FS08: Hughie the Graeme

Time for a tribute to one of my very favourite singers of traditional songs, and one who’s generally overlooked these days: Tony Capstick. He’s remembered, when he’s remembered at all, as a comedy-folkie from the Billy Connolly/Jasper Carrott/Mike Harding school, who (like them) eventually hung up the guitar and found stardom in comedy. This is half-true, but I think Capstick was a real loss to the folk scene – not least as an interpreter of traditional songs. This is a case in point; it appears as the last track on his second album Punch and Judy Man, in an arrangement that could pass for Horslips – all weird time signatures and electric guitar solos.

I haven’t emulated that arrangement – to put it another way, it’s taken me two years to stop emulating it – but what I have tried to take from Capstick’s singing is his timekeeping. Accompanying himself, he would let the guitar keep the beat and sing all around it, but unaccompanied he would nail every bar. There are worse ways to sing.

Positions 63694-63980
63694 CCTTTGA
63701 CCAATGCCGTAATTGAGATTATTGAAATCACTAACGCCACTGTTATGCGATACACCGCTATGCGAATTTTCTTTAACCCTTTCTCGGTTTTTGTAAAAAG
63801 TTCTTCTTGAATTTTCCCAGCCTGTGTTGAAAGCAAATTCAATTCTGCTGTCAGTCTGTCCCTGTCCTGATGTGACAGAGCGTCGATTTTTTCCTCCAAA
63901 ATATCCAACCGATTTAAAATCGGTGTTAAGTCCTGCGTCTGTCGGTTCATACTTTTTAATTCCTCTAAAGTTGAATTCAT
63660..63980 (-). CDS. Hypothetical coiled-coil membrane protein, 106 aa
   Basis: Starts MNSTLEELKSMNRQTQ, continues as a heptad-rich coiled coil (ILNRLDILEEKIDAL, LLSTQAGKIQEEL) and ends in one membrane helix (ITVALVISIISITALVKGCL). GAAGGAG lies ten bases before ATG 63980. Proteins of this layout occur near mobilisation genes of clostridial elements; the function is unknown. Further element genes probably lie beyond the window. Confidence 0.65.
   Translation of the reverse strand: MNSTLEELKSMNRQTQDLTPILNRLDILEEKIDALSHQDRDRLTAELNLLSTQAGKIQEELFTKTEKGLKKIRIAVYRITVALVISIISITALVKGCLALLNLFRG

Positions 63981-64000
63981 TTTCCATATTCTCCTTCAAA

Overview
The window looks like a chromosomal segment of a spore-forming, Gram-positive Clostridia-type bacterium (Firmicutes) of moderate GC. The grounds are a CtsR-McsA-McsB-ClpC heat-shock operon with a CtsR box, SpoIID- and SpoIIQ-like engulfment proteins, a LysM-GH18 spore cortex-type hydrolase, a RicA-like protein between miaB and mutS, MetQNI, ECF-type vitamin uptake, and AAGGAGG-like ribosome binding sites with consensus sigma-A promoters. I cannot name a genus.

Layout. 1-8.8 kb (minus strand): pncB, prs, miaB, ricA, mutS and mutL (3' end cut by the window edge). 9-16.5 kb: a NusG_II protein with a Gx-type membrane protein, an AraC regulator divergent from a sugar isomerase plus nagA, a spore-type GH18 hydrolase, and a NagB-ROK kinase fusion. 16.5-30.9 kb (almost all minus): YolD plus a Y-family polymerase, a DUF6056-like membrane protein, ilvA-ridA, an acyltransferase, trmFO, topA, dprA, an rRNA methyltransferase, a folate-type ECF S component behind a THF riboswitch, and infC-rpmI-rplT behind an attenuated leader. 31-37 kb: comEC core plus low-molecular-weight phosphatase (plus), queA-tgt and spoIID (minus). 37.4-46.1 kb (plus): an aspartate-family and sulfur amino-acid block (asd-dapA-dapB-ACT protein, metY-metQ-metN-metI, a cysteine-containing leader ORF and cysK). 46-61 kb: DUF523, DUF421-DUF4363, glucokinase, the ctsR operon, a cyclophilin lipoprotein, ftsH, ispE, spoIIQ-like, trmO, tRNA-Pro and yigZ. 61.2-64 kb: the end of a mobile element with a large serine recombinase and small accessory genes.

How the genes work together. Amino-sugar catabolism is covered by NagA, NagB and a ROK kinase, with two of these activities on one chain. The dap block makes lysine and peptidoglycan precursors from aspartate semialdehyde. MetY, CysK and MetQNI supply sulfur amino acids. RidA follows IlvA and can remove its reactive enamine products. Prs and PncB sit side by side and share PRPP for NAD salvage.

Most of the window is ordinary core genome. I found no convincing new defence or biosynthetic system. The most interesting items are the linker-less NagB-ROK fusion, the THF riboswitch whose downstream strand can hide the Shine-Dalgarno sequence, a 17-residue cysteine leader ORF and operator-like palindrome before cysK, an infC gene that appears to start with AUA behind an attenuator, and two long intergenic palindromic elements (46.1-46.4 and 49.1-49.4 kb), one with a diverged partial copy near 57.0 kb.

The song’s a terrific, defiant gallows speech, carrying on from Lord Allenwater last week. Again, I’ve skipped some of the more outlandish parts of the lyric – if you want Hughie the Graeme jumping fifteen feet from a standing start, I’m afraid you’ll have to sing it yourself. These lyrics are partly Child, partly Burns, partly MacColl and probably part Capstick. It doesn’t make much odds; there are lots of variants of this one, but they don’t fall very far from the tree.

Unaccompanied again – could have done with a drone, perhaps, or a bit of variation? Maybe next week.

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Filed under Child ballad, folk song, O my name is, Tony Capstick, traditional

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